Among the groups of children the boxes were given to, Priscilla said, were those who actually lived and worked with their families in and around a dump, where returnables can be collected and exchanged for money to support the family.

"We gave out the boxes to the children. It was really wonderful," said Cutler. "It is beautiful, just the faces and the reactions. Just like all children."

Cutler suggested several items for inclusion in a shoe box for those who wish to donate.

"It's a wonderful ministry and it's very simple. All you do is pack a shoe box with things that you know a child would: like school supplies, toiletry items or toys," Cutler said. "We often suggest maybe a soft animal, because many times the children don't having anything soft."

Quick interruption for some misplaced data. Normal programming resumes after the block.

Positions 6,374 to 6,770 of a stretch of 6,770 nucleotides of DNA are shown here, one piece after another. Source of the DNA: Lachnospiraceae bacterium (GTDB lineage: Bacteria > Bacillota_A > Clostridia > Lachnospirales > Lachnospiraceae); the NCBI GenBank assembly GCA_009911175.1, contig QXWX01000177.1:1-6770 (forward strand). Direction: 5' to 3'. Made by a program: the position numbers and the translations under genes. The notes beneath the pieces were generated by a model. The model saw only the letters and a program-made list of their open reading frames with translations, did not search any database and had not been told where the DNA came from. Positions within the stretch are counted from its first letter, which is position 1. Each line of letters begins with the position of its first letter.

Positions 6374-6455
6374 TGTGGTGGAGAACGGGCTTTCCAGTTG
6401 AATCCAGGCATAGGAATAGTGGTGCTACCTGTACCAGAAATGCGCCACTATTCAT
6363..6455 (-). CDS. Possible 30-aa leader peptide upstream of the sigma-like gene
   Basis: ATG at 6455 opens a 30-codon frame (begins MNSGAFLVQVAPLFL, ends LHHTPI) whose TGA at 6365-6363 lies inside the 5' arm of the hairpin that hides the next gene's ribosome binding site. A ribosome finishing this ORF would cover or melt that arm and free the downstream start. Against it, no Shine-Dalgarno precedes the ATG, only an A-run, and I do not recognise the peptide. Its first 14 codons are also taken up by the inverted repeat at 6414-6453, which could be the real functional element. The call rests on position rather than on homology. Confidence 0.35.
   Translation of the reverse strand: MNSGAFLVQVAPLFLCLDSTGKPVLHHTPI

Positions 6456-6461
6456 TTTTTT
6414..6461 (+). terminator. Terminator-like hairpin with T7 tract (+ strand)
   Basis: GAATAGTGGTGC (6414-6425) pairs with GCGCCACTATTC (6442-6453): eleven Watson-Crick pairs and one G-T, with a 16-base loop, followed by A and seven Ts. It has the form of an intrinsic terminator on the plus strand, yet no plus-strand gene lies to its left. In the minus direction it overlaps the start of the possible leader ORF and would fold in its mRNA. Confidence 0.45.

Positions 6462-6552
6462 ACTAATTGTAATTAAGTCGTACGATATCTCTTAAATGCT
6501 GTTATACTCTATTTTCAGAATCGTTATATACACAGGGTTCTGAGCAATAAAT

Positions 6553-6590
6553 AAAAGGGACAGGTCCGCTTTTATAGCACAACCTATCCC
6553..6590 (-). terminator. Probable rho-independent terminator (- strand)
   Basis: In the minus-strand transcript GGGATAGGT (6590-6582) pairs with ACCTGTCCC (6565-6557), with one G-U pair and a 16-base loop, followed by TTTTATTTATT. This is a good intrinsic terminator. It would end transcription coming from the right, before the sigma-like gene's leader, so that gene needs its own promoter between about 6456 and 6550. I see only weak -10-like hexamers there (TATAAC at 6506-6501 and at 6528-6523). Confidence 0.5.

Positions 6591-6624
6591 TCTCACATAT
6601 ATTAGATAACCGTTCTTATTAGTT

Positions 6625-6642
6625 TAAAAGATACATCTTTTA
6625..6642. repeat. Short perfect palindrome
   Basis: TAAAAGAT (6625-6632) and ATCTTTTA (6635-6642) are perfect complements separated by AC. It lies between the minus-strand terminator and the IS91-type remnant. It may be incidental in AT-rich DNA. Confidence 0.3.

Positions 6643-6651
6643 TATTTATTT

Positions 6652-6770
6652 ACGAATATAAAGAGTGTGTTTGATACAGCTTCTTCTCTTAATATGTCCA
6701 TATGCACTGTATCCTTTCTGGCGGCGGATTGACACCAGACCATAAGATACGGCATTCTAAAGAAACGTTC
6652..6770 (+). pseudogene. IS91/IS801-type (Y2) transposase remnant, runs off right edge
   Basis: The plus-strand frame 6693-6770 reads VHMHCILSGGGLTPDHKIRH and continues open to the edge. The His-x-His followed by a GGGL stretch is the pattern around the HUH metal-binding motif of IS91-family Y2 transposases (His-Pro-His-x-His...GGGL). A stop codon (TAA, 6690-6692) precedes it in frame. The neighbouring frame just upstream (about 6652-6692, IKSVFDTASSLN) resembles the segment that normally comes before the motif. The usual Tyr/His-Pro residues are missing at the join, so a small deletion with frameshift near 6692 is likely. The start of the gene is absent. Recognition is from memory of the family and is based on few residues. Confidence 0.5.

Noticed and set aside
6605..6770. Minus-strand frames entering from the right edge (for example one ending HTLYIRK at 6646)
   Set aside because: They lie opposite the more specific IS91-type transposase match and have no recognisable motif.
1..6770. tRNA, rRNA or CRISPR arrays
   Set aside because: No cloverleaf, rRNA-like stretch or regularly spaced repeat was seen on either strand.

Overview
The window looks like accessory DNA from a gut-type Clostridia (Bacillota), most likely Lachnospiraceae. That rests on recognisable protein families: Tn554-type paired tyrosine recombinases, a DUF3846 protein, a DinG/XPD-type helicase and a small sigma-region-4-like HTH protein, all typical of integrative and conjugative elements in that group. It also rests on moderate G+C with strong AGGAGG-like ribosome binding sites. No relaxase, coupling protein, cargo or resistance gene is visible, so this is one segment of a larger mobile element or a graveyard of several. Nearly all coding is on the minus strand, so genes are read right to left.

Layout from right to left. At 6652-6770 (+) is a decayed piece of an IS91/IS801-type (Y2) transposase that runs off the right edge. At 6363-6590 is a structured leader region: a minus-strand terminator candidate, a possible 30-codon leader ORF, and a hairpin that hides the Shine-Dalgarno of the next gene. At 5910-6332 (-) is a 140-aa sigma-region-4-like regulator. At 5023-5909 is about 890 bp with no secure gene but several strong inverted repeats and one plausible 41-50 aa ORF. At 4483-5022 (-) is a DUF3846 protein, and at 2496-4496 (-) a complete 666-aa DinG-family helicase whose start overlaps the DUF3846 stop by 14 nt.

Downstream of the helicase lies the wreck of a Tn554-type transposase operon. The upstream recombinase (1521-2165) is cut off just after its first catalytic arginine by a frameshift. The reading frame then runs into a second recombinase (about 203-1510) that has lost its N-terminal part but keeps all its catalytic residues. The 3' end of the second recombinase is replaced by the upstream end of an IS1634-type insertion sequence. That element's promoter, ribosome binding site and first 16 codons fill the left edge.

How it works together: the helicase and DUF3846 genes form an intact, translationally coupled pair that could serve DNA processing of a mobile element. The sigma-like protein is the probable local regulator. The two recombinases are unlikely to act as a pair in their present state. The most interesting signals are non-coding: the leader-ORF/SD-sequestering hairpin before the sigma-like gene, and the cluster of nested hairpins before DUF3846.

During her trip, Cutler said she was often just as thrilled by the parent's reactions as she was the child's.

"These children are so wonderful, and the parents, again, just like all parents, are just so grateful that their children have gotten something," said Cutler. "It makes you feel really just very blessed to be able to go there and to be part of something that is very simple to do, but has such profound effect on not only the children but the parents and the whole community."

The Sacandaga Bible Conference will be collecting shoe boxes through Monday. They can be dropped off any time between 10 a.m. and 2 p.m. on weekdays and Saturday and between 1 p.m. and 4 p.m. on Sunday.

Additional relay sites in the area include the First Baptist Church on Guy Park Avenue in Amsterdam and the Community Bible Church on Silk Avenue in Fort Plain.